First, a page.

At last, almost a year after its recasting, at 10 am on 25 May 1940 Maria Dolens left Verona, with all the honours of the armed forces and a huge crowd paying homage, although the great farewell planned in the city's Roman Arena had to be cancelled.

Don Rossaro had quickly realised that such an event would turn into a Fascist celebration, and particularly a kind of adhesion to the imminent conflict. "The magnificent military parade", he wrote in his diary, "passed through the streets [of Verona] between ranks of the emotional and respectful populace. All greeted the Bell with the Roman Salute. Flowers were thrown from windows... Verona's officials were perfectly absent!... The Bell arrived in Piazza Bra, where everyone rushed out of the cafés and shops to see it pass. 


A moving and picturesque scene: all the pigeons in the great square, almost as if they had planned it, rose in mass flight and circled low over the Bell..." The Bell of the Fallen then left Verona for its journey to Rovereto, constantly welcomed and fêted along the way.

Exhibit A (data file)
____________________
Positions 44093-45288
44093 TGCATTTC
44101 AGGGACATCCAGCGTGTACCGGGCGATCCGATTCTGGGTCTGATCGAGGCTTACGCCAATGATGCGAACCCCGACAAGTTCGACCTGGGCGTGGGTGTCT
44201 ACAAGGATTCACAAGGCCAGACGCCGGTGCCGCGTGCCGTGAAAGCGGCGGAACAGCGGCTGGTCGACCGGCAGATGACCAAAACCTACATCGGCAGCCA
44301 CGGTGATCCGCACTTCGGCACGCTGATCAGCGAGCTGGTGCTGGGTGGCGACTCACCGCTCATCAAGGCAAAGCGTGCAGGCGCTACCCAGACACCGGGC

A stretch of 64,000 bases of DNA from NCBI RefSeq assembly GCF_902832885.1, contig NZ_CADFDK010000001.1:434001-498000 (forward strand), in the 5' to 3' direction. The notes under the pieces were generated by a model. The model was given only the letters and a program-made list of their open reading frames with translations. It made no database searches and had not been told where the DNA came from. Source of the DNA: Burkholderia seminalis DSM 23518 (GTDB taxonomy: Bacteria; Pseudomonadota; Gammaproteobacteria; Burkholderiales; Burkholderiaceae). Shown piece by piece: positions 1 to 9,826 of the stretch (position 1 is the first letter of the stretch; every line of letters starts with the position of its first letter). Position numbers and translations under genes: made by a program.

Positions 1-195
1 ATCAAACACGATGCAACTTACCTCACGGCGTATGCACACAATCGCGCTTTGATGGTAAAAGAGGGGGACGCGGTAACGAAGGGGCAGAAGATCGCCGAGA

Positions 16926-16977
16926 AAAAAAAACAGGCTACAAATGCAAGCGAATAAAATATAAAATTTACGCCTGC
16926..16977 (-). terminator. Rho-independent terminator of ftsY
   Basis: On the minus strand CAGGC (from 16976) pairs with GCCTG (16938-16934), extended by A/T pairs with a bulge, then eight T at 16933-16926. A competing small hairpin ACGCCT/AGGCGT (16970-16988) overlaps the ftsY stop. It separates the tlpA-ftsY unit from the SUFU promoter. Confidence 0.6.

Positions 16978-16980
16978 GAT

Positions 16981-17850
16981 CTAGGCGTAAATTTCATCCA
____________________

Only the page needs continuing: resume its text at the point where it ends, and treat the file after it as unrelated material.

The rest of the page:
"Through the various villages and towns", the diary continues, "the Bell of the Fallen was greeted enthusiastically.

– “This would have been far greater had the populace not been depressed and beset by the terror of the imminent war, and by ongoing conscription. Wherever the Bell rested, this phrase could always be heard: ‘Maybe it'll ring for my son!’ A splendid welcome in Ala: a band, banners in the windows, massive crowd. Estimated 4,000 people! In Lizzanella: banners in the windows. Guarded all night by soldiers”.